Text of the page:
The reading eureka moment for Play Yr Kardz Right was bill bissett’s book Stardust (Blewointmentpress, 1975). He has kitschy movie stuff in there. Just the thing I didn’t know that I needed to finish the manuscript. The memories of the 80’s tv show Play Your Cards Right was also a frame. It somehow all clicked with the themes of the manuscript (immigration, the American dream, popular culture and so on). Also a shuffling of the cards. Fate and not fate.
After leaving the U.S. in 2005, I gave away thousands of books. A lot of collector’s items (first edition countercultural stuff). I only had a few books for some isolated years in Poland and South Korea. When I moved to London in 2008, I realized books are a vital part of my creative process. Not just a little. A lot. So I am back to amassing the books. My latest projects have more of a narrative frame. Influenced by surrealists who have lived (or passed through) Madrid. Also Latin American surrealism. Leonora Carrington, and Garcia Lorca especially. It in the final stages. I am waiting for the next reading and writing surge to finish another gestating manuscript. I am mostly just reading now. I have to fall in love with books and art to write well. I have to feel like I have forgotten poetry and I am rediscovering it for the first time. A beginner’s mind.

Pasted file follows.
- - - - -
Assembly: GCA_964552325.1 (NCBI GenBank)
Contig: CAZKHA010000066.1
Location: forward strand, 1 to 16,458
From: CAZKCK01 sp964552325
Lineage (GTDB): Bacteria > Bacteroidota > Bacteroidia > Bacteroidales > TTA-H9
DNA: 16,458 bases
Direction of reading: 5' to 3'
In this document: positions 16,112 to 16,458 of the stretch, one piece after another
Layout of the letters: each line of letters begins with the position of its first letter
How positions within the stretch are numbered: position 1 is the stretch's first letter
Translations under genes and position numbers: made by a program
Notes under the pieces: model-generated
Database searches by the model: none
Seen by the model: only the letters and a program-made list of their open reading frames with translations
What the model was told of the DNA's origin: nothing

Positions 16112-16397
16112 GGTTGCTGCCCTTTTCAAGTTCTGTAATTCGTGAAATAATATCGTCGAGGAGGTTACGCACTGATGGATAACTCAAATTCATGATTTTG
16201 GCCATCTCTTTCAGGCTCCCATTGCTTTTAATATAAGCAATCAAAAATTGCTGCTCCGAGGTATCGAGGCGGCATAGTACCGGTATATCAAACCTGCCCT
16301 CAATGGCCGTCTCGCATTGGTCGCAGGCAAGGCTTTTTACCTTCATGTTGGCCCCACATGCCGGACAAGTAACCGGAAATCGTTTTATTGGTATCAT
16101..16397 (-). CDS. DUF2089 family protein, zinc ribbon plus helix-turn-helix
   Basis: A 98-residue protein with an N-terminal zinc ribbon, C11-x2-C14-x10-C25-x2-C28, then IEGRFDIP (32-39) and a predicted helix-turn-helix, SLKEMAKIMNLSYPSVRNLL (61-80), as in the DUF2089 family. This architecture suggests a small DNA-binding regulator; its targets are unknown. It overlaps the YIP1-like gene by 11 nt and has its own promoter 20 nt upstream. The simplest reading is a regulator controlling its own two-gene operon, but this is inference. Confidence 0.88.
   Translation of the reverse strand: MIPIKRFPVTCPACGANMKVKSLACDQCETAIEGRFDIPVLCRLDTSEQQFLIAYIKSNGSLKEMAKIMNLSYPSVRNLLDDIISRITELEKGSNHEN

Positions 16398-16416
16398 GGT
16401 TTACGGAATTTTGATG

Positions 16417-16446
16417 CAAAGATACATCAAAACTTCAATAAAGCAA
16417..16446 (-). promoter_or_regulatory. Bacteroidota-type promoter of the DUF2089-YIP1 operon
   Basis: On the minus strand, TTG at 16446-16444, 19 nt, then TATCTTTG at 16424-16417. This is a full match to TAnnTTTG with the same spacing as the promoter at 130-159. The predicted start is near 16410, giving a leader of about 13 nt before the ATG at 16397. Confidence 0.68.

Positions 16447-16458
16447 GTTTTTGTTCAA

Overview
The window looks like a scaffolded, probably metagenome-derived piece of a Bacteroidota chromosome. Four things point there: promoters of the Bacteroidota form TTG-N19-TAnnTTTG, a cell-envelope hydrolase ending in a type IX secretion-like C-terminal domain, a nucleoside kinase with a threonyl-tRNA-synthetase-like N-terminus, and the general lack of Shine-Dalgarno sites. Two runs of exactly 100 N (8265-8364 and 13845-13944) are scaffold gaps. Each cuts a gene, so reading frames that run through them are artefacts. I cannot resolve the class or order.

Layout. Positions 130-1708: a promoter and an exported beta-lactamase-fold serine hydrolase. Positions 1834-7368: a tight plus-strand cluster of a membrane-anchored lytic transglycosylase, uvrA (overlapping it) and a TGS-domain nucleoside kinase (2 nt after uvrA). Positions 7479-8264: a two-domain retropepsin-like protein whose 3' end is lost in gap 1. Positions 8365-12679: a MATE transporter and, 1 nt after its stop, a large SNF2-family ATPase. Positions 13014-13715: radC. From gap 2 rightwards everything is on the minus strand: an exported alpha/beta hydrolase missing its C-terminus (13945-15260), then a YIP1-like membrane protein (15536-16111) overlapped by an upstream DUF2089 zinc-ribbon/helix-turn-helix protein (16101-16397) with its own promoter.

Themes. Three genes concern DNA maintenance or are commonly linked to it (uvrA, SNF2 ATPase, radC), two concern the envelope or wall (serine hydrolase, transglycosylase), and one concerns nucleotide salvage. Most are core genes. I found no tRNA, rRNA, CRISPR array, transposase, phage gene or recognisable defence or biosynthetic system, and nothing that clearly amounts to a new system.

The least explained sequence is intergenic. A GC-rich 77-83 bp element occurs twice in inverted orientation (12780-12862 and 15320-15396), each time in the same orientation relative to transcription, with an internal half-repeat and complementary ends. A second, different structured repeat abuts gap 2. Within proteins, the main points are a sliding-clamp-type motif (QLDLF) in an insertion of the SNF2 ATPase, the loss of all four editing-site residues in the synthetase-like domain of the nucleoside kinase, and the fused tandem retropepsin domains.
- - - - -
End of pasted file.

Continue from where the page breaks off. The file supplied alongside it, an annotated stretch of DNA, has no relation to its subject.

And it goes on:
Laura Wetherington: These frames you find only afterward (the commute or the bathtub) are inextricable from the moment of composition. Does this mean you only realize what pattern you’ve made after you’ve made it, or do you think you’re superimposing a frame onto the work once it’s completed? Are you realizing the work with the frame, or altering it?
Marcus Slease: Hm. Most of time I can’t see the patterns until I have quite a few drafts of the whole book and some seeding time. It feels like the framing was there all along. Waiting. I just have to find the form already in the material. I think I am realizing the work with the frame.
Laura Wetherington: And are the frames always situational (like writing in a bathtub or on a train)? Can the reader always detect the frame? I’m thinking now about the chapbook you published with Poor Claudia, mu (Dream) so (Window), and whether I can spot the compositional strategies there. I can’t. Has this framing evolved over the course of your work?